Beasts of the Southern Wild *10*
Benh Zeitlin, 2012
This is a mesmerizing and powerful film by debut director Benh Zeitlin, from a play by Lucy Alibar, a fellow writer that Zeitlin met in a writers workshop as a teen. The unlikely star of the film is six year old Quvenzhané Wallis, who had to pretend to be six when she was five to beat out 4,000 others for this part in auditions.
The basic story is that of a motherless girl called Hushpuppy in a bayou region of an island in the Mississippi River delta area of Louisiana, the part past land's end. As you will see early in the film, this is a much more responsible child than we were at age six, her survival depends on it.
This quote from Hushpuppy's narration tells the situation succinctly:
"If my daddy doesn't get back soon, I'll have to start eating my pets."
Her father, Wink, is brilliantly played by a New Orleans 7th ward cafè owner, Dwight Young, also with no previous acting experience, and already two awards for best supporting actor. He plays dad Wink, who has heart trouble, and knows he won't be around while Hushpuppy grows up, so he is raising her to be the man. He demand of her "who's the man?" and she flexes her biceps and says "I'm the man!" This is probably going to be repeated often by fans of this film.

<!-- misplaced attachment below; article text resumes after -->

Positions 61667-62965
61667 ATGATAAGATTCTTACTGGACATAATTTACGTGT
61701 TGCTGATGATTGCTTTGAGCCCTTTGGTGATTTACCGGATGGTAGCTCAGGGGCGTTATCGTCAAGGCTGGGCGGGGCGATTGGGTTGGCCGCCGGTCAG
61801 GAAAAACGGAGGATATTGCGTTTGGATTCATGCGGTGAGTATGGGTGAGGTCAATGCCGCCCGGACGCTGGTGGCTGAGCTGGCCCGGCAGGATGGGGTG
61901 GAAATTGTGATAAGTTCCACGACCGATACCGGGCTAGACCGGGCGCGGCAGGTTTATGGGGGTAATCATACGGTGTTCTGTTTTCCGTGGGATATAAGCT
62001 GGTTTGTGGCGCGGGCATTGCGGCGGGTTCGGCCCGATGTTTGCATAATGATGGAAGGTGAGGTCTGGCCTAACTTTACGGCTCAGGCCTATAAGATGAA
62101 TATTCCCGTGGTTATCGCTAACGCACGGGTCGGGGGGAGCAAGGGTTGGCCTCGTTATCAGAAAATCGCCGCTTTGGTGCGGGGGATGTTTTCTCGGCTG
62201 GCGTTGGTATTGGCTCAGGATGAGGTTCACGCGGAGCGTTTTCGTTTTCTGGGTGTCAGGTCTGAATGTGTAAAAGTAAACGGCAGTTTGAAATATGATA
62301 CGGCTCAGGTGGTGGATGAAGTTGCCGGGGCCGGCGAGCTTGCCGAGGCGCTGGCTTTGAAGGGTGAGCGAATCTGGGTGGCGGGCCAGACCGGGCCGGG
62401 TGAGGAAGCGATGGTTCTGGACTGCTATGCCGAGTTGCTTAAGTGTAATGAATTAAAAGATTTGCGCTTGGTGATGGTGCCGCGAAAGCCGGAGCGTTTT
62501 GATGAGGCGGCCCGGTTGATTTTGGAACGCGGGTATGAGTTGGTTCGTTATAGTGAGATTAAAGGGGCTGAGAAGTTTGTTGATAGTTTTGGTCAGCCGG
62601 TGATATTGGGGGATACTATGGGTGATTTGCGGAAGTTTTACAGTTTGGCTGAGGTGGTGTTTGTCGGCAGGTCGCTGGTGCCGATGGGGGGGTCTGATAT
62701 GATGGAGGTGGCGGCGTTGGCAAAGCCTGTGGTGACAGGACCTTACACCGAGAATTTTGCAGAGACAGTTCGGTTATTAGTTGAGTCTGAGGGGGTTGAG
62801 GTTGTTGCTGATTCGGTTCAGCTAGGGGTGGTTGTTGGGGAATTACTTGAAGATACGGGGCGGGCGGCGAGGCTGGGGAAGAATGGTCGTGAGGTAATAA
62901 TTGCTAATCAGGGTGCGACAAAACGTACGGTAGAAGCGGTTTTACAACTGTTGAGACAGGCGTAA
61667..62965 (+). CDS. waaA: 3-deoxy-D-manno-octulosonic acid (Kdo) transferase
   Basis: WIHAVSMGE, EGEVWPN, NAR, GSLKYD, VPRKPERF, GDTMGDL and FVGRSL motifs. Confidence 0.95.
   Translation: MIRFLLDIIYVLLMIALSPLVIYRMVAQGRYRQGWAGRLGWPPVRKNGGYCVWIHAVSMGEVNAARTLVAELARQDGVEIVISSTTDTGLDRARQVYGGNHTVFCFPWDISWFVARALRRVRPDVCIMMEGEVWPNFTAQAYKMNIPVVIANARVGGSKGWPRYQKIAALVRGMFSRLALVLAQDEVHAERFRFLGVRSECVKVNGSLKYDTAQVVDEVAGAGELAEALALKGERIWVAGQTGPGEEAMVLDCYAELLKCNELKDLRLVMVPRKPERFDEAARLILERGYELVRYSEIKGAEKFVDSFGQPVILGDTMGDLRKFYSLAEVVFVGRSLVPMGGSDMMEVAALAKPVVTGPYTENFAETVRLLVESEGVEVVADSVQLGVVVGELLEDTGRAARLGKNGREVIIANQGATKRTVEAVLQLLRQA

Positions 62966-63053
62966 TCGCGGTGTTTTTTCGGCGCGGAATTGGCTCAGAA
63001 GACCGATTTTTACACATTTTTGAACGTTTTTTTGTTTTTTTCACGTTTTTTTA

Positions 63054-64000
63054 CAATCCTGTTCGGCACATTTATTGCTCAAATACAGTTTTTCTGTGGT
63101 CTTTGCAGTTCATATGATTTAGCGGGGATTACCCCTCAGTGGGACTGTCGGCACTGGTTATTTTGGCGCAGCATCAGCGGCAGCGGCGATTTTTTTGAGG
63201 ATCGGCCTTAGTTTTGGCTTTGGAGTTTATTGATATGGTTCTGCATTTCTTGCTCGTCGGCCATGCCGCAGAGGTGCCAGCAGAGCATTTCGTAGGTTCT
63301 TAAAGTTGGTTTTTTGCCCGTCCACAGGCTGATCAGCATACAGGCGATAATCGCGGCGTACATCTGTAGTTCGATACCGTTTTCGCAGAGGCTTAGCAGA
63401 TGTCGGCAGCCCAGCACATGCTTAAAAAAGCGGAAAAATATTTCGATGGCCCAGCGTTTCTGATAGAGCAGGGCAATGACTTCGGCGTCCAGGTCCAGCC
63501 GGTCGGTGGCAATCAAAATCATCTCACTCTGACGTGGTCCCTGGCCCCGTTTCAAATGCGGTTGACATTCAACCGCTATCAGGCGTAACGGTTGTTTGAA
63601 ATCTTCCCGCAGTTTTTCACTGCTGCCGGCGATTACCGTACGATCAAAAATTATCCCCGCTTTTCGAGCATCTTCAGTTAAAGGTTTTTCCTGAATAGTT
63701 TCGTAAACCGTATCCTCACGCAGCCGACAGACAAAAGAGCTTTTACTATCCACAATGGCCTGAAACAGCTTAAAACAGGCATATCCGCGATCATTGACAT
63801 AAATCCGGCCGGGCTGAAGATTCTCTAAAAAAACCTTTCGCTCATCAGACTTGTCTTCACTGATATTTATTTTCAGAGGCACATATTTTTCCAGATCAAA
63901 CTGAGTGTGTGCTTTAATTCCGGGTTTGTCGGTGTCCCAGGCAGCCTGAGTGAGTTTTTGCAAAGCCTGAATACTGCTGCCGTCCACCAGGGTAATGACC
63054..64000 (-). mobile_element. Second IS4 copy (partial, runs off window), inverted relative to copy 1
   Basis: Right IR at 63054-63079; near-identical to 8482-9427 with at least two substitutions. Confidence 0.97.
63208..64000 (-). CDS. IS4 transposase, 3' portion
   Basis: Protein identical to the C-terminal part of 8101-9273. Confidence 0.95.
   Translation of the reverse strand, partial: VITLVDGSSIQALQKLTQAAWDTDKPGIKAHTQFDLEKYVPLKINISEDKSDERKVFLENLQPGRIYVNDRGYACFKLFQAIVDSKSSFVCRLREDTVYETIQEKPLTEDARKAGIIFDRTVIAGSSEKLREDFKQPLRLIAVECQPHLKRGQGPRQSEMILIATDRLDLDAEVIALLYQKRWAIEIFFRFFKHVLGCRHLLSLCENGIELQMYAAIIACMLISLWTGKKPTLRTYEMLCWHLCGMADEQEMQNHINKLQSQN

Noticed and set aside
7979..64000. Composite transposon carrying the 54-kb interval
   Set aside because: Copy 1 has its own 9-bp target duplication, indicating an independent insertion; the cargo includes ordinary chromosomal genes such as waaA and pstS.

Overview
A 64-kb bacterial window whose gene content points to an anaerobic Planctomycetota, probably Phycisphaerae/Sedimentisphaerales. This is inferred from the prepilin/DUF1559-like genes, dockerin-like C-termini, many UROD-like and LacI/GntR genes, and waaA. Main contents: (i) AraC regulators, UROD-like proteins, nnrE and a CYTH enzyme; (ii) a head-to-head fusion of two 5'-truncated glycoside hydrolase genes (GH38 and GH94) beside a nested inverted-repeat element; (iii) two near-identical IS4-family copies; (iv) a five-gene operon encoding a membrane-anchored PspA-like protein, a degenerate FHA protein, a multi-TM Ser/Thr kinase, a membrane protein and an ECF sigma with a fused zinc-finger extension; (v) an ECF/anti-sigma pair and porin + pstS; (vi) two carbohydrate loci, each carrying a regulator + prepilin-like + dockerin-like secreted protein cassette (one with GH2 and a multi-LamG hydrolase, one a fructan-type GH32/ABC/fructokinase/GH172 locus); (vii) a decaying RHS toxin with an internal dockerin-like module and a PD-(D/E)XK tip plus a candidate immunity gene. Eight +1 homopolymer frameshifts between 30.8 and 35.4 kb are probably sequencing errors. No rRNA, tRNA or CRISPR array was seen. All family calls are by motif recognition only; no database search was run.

Her name is Hushpuppy likely because she feeds all the animals, their only source of food other than the river, where they catch catfish, crawfish, and other local bounty. Wink even shows her how to catch a catfish by hand in the bayou, by grabbing him when you feel him on the bottom. These people are living in danger like everyone in low coastal areas, here in a makeshift village known as The Bathtub. Without any connection to the mainland, they are constantly endangered by storms, flooding, and global melting, which will easily inundate these low lying areas.
This is the best made coming-of-age story since To Kill a Mockingbird, and Wallis' performance is much tougher and more demanding than Mary Badham's, and seems more natural - you get the feeling that Nazie is not far out of her element in boats and mud in the delta.
Rather than ruin this film by too much story or analysis, as its a magical journey of myth-making proportions, I'll let you see through these links the impact of this film, which Barack Obama called "a spectacular film - even my 4 year old niece was captivated".
Currently Beasts leads with 35 (six so far for Nazie Wallis), including wins at Sundance, and four at Cannes (next high film is Zero Dark Thirty at 21, The Master with 20, and Argo with 19):
The film's trailer from Cannes
The film page at Facebook, where people are telling their stories of this film's impact on their families or children, as well as many other links.